Critically challenging tasks for the researchers are isolating and extracting chief active
medicinal phytoconstituents from existing herbal plants. The intricate extraction process usually involves
active plant and animal portions separated by selective solvents through various standard
procedures. Therefore, most of the products contained the complex metabolites mixtures, making
the extraction process involved in separating these products increasingly tricky, thus resulting in
lesser yield. Therefore, an alternative strategy suitable for green extraction routes has recently succeeded
as a sustainable resource with many advantages like high solvency, low toxicity, and low
impact in the environment, biodegradable, and helps recycle consumed solvents without showing
any detrimental effects on the environment.
The process of green hydrotrope-assisted extraction process persists a novel and promising methodology
that maximizes the yield of phytoconstituents in comparison to the conventional extraction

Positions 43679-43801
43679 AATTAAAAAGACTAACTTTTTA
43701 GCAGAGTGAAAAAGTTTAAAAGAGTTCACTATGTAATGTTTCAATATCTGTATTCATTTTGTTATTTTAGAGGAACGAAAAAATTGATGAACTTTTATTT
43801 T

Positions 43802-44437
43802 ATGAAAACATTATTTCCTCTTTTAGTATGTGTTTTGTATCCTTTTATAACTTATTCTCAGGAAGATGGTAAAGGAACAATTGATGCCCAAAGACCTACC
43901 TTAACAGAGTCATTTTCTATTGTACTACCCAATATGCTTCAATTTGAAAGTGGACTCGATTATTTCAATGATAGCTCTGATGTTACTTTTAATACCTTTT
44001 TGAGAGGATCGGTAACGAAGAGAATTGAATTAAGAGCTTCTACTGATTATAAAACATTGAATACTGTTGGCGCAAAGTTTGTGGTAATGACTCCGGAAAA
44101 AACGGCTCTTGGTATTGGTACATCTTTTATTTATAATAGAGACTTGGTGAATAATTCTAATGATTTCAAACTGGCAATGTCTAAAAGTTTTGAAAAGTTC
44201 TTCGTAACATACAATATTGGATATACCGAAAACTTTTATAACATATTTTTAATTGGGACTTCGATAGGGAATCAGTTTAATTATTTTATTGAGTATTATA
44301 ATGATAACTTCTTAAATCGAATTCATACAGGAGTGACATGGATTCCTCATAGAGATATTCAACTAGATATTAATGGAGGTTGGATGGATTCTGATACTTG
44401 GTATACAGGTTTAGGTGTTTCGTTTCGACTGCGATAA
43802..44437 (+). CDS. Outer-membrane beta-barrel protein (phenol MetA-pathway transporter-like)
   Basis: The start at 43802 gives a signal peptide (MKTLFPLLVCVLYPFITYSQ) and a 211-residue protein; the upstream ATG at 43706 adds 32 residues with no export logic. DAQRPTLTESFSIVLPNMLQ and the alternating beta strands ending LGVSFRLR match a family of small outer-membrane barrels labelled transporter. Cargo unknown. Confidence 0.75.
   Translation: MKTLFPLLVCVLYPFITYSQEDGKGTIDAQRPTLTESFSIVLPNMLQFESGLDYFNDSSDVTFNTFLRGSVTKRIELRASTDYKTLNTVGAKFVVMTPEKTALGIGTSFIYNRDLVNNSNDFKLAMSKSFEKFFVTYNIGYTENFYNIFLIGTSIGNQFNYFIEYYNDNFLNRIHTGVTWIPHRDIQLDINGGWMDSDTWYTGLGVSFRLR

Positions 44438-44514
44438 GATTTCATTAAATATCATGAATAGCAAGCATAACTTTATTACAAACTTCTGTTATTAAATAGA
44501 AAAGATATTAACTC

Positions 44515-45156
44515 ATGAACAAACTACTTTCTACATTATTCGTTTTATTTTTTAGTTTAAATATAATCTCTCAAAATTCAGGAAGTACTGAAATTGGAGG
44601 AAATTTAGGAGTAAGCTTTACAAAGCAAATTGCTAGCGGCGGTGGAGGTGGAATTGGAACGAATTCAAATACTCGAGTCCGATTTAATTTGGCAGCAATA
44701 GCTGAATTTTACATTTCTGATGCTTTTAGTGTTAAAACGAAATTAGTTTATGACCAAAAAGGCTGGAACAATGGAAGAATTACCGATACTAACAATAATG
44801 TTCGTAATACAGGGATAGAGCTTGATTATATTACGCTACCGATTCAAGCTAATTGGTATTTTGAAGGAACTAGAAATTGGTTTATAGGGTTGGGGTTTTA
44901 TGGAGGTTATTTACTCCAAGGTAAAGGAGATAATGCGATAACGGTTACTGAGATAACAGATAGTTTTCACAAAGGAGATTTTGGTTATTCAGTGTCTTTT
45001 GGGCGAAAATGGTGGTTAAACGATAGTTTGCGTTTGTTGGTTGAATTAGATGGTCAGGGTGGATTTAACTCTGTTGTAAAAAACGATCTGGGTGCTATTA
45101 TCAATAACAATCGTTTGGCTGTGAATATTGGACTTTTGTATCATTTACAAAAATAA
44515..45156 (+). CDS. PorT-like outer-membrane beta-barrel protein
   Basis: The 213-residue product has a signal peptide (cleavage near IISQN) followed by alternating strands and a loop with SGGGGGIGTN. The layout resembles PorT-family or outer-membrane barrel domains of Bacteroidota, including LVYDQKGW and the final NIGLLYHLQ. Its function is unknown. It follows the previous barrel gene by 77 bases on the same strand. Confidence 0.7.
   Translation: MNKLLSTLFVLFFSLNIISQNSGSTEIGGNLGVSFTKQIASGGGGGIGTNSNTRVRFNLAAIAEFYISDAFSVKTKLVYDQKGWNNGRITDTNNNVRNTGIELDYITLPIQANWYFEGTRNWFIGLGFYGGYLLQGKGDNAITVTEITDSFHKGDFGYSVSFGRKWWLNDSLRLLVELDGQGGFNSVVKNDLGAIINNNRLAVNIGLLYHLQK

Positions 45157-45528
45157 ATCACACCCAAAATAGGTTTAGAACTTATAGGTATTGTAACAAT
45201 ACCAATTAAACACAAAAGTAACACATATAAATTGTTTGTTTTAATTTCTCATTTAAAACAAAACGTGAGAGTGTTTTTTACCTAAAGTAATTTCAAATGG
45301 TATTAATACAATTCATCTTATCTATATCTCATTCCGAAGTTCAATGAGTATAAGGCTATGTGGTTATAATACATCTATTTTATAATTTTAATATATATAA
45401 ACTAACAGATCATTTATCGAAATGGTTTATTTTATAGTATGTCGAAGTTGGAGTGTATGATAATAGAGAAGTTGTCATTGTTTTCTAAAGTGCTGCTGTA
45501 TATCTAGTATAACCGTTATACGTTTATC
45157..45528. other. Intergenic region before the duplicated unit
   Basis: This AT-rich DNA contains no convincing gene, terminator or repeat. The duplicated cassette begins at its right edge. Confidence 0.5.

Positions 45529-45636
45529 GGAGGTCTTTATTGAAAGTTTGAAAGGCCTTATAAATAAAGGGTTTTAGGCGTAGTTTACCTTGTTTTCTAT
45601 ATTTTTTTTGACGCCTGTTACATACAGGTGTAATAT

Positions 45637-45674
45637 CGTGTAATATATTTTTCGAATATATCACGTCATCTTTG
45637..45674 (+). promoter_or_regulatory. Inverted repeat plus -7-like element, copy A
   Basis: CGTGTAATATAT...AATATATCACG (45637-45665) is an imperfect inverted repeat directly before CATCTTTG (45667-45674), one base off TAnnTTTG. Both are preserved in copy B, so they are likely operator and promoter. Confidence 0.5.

process by the commissioning of a variety of hydrotropes like sodium cumene sulfonate, sodium
alkyl-benzene sulfonates, and sodium butyl mono-glycol sulfate, involved in selective extraction of
water-insoluble phytoconstituents by the disorganization of the phospholipid bilayers by the hydrotrope,
through cell permeabilization, disruption of the cellulosic cell wall and, then possibly the
dissolution of the cellular contents.
The central point of this audit is the increase of the surrender of phytoconstituents from herbal
plants accomplished by considering green hydrotropic-assisted extraction process, an assignment
of carrying out the extraction of herbal plants sanctioning hydrotropes and its component. Using hydrotropes
for extracting the phytoconstituents has imperatively highlighted the conveyance frameworks
of separated extricated phytoconstituents from herbal plants and encourages the forwarding
of their bioavailability at distinctive target destinations.